Abstract MP95: Association between Artificially Sweetened Beverages and the Incidence of Type 2 Diabetes in Postmenopausal Women
Background. Evidence demonstrating a relationship between artificially sweetened beverages (ASB) and the incidence of type 2 diabetes (T2D) is limited with mixed results. Among postmenopausal women and independent of their baseline adiposity, sugar sweetened beverages (SSB), and physical activity, ASB consumption is hypothesized to be associated with an increase in T2D incidence.
Methods. Participants were 62,082 postmenopausal women, aged 50-79 at enrollment, from the Women’s Health Initiative Observational Study with plausible dietary intake calculated from the FFQ and free of T2D before the annual visit 3 (1996-2001). ASB was self-reported as intake of diet drinks (e.g. 12 oz of Diet Coke or diet fruit drinks) during the past 3 months. Servings of ASB were condensed into 5 groups: never or <3/month (reference), 1-6/week, 1/day, 2-3/day, or >3/day. Incident T2D cases were defined as reported use of any hypoglycemic medication anytime after AV3 up to September 2010. Total energy was calculated from the FFQ. Multivariable logistic regression assessed associations of ASB intake and T2D incidence. To control for residual confounding by adiposity, multivariate models were stratified by BMI categories and adjusted for BMI as a continuous variable.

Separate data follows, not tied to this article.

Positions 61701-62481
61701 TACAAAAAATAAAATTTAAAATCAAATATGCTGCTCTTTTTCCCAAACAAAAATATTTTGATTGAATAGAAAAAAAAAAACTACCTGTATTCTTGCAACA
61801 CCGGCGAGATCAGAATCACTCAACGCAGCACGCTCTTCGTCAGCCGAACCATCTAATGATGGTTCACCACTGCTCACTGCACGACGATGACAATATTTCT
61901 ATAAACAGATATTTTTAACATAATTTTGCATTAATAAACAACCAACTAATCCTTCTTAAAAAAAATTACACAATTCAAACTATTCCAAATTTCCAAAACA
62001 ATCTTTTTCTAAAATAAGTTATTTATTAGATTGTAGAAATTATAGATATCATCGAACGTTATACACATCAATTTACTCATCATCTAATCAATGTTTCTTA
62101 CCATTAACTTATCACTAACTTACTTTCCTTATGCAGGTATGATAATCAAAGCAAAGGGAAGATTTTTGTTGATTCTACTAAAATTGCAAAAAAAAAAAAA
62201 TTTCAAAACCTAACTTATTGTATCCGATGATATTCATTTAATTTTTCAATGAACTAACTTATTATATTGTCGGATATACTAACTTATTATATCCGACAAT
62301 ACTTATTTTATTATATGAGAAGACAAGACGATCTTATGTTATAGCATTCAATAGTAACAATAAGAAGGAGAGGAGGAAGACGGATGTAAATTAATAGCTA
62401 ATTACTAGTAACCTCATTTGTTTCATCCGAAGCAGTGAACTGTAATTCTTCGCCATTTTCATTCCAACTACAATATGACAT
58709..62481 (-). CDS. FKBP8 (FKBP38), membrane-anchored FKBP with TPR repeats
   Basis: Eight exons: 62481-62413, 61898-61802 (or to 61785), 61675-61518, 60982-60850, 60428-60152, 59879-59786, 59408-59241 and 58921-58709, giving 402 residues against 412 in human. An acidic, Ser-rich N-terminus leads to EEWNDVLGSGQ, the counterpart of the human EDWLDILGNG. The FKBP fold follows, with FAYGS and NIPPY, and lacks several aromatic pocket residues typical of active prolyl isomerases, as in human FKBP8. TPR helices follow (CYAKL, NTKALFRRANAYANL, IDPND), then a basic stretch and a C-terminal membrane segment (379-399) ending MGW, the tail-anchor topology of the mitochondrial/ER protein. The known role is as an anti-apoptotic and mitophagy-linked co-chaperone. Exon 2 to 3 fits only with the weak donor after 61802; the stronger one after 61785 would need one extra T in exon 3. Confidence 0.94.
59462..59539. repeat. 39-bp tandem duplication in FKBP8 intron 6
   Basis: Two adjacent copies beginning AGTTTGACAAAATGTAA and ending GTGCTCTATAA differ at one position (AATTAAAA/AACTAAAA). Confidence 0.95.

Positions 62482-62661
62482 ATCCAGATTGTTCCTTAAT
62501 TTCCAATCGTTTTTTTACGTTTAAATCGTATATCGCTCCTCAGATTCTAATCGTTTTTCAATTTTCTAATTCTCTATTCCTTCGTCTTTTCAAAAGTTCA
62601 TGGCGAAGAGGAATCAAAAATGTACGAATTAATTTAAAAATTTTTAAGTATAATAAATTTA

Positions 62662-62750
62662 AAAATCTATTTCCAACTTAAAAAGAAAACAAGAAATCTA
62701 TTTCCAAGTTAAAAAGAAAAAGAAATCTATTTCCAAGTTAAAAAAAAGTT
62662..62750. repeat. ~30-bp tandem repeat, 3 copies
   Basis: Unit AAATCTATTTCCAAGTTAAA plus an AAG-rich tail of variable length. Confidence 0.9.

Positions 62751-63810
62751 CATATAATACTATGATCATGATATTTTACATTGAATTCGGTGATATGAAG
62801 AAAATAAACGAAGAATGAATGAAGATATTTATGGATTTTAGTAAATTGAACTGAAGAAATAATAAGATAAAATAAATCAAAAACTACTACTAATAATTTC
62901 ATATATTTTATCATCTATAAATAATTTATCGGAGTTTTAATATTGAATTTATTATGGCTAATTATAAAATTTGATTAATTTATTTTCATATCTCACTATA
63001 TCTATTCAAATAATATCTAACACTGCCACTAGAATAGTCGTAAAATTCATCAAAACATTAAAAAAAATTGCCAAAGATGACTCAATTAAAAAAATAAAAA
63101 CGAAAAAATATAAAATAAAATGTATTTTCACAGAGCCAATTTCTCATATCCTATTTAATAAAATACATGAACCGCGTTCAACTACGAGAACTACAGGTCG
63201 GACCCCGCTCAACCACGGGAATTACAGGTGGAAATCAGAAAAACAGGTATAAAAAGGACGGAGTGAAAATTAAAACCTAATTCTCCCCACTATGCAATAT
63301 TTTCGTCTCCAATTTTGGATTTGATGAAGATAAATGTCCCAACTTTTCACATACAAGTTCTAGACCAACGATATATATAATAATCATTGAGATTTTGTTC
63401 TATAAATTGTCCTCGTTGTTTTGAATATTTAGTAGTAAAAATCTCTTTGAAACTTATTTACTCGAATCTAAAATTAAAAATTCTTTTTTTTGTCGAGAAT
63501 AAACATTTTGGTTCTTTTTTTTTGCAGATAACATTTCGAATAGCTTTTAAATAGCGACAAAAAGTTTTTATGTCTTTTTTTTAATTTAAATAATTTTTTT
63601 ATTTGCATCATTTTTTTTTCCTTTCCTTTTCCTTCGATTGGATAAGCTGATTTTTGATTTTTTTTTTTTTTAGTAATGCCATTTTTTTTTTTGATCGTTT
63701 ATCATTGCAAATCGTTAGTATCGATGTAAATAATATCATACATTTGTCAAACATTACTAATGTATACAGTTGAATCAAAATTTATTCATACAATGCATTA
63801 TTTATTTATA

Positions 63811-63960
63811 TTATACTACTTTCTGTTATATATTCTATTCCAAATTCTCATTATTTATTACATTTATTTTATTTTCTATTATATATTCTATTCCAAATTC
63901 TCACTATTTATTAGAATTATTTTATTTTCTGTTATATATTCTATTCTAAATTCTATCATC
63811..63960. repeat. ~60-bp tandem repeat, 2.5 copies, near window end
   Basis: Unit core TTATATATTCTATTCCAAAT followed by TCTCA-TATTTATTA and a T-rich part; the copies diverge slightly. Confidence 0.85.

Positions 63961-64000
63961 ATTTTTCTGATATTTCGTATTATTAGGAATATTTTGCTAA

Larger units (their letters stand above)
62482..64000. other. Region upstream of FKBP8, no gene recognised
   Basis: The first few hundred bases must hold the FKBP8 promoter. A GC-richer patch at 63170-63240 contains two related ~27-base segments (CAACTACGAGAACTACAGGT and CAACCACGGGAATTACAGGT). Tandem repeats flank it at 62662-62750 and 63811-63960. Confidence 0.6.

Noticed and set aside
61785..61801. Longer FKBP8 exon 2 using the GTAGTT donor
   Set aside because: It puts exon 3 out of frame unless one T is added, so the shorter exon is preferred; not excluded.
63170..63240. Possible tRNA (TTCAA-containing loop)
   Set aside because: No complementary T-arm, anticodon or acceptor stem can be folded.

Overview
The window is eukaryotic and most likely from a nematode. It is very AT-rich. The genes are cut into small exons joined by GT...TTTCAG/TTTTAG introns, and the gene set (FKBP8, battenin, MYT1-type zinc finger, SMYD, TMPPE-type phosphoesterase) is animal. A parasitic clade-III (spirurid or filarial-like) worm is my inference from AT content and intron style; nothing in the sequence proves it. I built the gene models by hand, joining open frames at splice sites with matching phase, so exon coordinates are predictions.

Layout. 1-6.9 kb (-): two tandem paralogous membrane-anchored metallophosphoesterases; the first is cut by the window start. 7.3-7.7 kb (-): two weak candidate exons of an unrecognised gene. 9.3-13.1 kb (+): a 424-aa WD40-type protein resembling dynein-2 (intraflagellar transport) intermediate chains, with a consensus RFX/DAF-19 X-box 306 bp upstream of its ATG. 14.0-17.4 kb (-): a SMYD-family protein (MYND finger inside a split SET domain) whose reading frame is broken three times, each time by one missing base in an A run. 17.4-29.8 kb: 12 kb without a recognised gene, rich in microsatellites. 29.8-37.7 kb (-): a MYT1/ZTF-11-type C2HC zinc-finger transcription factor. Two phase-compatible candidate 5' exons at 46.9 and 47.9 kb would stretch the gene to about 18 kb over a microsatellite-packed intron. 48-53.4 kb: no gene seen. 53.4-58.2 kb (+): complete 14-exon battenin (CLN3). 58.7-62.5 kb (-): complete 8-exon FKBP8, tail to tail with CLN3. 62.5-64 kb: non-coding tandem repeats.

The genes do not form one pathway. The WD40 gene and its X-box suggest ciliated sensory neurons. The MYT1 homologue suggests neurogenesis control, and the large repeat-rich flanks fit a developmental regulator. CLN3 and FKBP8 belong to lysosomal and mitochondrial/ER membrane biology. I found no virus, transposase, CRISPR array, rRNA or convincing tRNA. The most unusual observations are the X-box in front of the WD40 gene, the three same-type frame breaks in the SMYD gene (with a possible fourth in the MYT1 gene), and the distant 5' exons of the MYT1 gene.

Results. There were 4,649 incident T2D cases. Compared to the reference, the odds of developing T2D at higher levels of ASB intake were: OR=1.06, 95% CI 0.98-1.14; OR=1.30, 95% CI 1.17-1.44; OR=1.34, 95% CI 1.18-1.52; OR=1.41, 95% CI 0.85-2.35; respectively in fully adjusted models (p trend = 0.08). Fully adjusted models, stratified by category of BMI, are given in the table below.
Conclusion. In a dose-response fashion, women with higher ASB consumption had a greater risk of incident T2D independent of BMI, physical activity, SSB, and total energy. This association was strongest among obese women. Caution in interpreting these results is recommended due to potential underreporting of energy since bio-marker calibrated energy intake was not utilized in the present analysis.
- © 2013 by American Heart Association, Inc.